Jihadists of Hay’at Tahrir al-Sham take responsibility for Saturday’s blasts killing scores in Syrian capital
The jihadist bloc Hay’at Tahrir al-Sham has claimed Saturday’s double suicide bomb attack in Syria’s capital Damascus that killed scores of people.
HTS, led by Jabhat Fatah al-Sham (formerly Jabhat al-Nusra), said on Sunday that the attack targeted Iranian-backed militias for their role in supporting President Assad’s “tyrannical rule” and their responsibility for “killing and displacing” Syrians.
Initial reports said more than 40 people were killed, while later claims said the toll had risen to more than 70. Local sources said both civilians and fighters were among the dead.
The Assad regime and Iraq’s Foreign Minister had said that all the victims were “pilgrims”. The location of the bombing was near a Shia Muslim shrine in southern Damascus.
On Sunday, President Assad told a European parliamentary delegation that “the wrong polices pursued by several European countries towards Syria and the region” led to the spread of terrorism to Europe and large numbers of refugees.
He made no apparent comment about the Damascus bombings.
Report: Truce Agreement Reached in al-Wa’er in Homs
A pro-rebel outlet reports that a new truce agreement has been reached between the opposition and the Assad regime over the besieged opposition-held district of al-Wa’er in Homs city.
A correspondent for the Revolutionary Forces of Syria Media Office said the deal was negotiated under Russian auspices.
Terms include evacuation of fighters and their families, as well as civilians who want to leave, to areas in Homs and Idlib Provinces and Jarablus on the Turkish border.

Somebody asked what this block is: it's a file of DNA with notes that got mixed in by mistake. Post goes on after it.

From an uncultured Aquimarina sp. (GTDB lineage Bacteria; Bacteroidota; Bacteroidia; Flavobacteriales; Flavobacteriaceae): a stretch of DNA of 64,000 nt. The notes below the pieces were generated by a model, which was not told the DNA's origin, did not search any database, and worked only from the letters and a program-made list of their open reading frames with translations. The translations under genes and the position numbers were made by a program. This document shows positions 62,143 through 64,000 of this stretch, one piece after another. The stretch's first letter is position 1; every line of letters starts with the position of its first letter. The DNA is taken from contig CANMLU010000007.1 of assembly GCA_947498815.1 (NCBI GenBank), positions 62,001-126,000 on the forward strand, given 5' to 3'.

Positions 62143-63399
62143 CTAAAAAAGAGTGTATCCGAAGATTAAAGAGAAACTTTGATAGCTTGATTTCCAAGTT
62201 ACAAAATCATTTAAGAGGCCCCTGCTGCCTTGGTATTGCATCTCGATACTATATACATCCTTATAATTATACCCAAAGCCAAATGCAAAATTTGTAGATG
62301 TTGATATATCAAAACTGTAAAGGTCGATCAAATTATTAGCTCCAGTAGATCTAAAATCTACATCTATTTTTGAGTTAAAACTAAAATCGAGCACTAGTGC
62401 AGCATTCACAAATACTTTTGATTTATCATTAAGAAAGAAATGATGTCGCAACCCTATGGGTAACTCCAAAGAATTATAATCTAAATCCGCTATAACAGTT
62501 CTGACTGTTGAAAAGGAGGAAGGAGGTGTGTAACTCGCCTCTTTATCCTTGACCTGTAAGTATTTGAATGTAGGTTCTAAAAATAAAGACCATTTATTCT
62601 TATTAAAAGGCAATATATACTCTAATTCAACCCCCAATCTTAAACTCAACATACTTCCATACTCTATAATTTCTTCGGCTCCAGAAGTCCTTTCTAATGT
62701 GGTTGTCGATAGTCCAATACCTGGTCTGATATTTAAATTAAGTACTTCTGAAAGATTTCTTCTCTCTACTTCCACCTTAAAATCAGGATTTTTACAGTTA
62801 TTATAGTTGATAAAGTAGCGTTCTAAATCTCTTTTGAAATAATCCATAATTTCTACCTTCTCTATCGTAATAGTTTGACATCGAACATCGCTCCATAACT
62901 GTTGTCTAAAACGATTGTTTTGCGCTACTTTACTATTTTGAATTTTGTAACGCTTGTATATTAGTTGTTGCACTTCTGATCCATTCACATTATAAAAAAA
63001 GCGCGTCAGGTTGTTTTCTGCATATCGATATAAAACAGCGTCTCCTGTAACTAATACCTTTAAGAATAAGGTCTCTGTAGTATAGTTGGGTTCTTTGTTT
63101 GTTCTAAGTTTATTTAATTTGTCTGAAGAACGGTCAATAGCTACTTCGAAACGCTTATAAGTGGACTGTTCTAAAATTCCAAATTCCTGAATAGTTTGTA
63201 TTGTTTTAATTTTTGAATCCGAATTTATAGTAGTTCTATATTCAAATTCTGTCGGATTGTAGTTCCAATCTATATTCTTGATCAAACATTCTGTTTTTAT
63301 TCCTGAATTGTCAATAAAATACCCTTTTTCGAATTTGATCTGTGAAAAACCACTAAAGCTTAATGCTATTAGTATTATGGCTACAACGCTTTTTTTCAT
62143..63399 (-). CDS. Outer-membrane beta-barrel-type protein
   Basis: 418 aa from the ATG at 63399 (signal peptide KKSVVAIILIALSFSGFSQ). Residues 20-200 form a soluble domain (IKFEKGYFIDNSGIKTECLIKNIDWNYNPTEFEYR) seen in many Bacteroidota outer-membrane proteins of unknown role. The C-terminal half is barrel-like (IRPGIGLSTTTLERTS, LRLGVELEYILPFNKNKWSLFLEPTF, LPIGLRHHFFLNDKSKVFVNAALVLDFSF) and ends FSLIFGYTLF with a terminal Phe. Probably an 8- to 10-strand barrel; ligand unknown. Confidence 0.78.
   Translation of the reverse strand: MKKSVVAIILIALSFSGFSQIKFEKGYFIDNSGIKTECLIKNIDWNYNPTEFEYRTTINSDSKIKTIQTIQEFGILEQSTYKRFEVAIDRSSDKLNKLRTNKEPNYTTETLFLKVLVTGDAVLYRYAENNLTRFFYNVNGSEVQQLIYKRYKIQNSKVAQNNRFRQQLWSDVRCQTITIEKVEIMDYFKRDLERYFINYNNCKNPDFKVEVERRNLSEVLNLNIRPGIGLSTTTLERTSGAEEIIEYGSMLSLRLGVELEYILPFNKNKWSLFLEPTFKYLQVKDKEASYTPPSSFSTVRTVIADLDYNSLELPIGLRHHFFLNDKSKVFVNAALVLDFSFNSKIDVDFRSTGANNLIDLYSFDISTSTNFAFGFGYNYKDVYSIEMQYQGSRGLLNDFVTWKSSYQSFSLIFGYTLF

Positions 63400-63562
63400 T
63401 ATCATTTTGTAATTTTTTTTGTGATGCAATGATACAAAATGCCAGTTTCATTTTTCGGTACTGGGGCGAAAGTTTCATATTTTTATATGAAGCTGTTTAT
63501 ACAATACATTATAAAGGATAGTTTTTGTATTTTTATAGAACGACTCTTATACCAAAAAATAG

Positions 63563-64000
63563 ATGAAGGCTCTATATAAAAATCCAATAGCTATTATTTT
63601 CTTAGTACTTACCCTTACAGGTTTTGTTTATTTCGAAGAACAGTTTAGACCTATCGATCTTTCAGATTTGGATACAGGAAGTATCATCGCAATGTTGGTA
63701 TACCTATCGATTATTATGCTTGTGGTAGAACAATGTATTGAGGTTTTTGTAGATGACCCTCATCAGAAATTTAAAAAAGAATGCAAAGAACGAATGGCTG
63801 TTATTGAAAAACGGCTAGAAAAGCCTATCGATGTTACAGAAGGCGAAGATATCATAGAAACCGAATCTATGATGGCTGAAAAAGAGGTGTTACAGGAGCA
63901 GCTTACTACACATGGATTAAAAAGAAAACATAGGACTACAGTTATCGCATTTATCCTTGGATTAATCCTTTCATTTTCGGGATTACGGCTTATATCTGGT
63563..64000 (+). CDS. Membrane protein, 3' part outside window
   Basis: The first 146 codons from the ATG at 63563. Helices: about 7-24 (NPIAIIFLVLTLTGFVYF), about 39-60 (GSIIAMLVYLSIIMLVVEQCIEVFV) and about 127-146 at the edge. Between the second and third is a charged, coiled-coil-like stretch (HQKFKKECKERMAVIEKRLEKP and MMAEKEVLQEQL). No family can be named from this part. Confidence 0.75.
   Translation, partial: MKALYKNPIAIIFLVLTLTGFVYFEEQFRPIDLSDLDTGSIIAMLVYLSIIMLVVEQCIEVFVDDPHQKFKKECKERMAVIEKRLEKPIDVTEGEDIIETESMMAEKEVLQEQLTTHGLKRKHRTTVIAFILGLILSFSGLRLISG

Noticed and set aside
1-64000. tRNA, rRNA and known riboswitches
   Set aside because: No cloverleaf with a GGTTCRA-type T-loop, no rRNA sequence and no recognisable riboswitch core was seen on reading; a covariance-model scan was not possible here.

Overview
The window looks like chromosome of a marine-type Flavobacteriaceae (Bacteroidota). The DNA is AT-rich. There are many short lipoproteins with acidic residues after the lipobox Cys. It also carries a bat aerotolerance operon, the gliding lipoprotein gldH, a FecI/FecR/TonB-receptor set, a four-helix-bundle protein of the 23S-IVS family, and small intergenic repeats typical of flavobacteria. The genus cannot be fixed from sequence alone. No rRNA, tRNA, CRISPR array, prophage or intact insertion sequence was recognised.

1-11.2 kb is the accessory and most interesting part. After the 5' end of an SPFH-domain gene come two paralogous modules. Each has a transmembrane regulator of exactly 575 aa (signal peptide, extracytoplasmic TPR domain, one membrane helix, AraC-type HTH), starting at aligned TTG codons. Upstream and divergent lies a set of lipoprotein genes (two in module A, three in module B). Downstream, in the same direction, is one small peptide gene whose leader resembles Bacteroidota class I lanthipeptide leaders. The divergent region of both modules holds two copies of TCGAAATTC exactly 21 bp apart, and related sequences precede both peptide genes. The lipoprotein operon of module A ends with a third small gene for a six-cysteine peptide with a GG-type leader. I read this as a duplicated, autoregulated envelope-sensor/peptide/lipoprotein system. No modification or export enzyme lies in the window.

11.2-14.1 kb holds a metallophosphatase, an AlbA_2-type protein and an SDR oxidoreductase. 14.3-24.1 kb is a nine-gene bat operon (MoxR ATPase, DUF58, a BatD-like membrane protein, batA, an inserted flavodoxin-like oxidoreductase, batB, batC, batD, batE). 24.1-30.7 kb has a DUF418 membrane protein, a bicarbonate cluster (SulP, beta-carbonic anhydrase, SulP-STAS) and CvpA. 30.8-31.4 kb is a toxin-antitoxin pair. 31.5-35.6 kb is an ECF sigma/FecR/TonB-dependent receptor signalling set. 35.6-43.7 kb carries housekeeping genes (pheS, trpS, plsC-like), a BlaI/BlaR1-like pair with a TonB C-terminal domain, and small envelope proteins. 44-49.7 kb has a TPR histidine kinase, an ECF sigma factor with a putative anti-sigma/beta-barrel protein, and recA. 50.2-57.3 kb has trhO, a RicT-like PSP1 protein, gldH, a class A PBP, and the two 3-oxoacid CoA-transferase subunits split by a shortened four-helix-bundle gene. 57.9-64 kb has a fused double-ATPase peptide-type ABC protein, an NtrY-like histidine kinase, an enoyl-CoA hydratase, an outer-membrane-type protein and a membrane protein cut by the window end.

The Homs Media Centre said an agreement had been reached, but that the ultimate destination of the fighters had not been decided.
The removal of about 15,000 people is expected to begin in a week, with the first departure including about 1,500.
Pro-Assad forces and militias are to open humanitarian corridors and allow entry of employees, doctors, and students. Shelling and other attacks will be halted.
Al-Wa’er, the last opposition neighborhood in Homs city, has been surrounded since 2013. The Assad regime and its allies have maintained regular bombardment, despite earlier truces.
Robert Ford, the former US Ambassador to Syria, noted that today’s agreement had been reached in part by the Assad regime’s violations:
important to note that Dec 29 ceasefire deal didn't prevent this "deal"; same procedure Syr govt wants to implement elsewhere despite Russia https://t.co/0uQRJa836e
— Robert Ford (@fordrs58) March 13, 2017
Douma Court Orders Re-Opening of NGOs But Magazine Still Shut
The judicial committee of Douma, the opposition-held town northeast of Damascus, has ordered the re-opening of all NGO office shut last week during a raid on a magazine which published an article accused of blasphemy.
However, the committee maintained the closure of Rising for Freedom, which apologized for the article and said it was solely the author’s opinion, following the attack by a crowd on the offices.
Staff of the NGOs, including the Violations Documentation Center, said the police refused to intervene.
Rising for Freedom still faces prosecution. A source at the court hearing said judges accused a journalist of apostasy — “They see anything tied to media outlets as heretical” — with locals preventing an arrest through their protests.
A leaflet has been spread throughout Ghouta w pix of activists supposedly tied to z mag (some aren't), calling for to expel them from Ghouta pic.twitter.com/2HeeGRyKn4
— Elizabeth Tsurkov (@Elizrael) March 12, 2017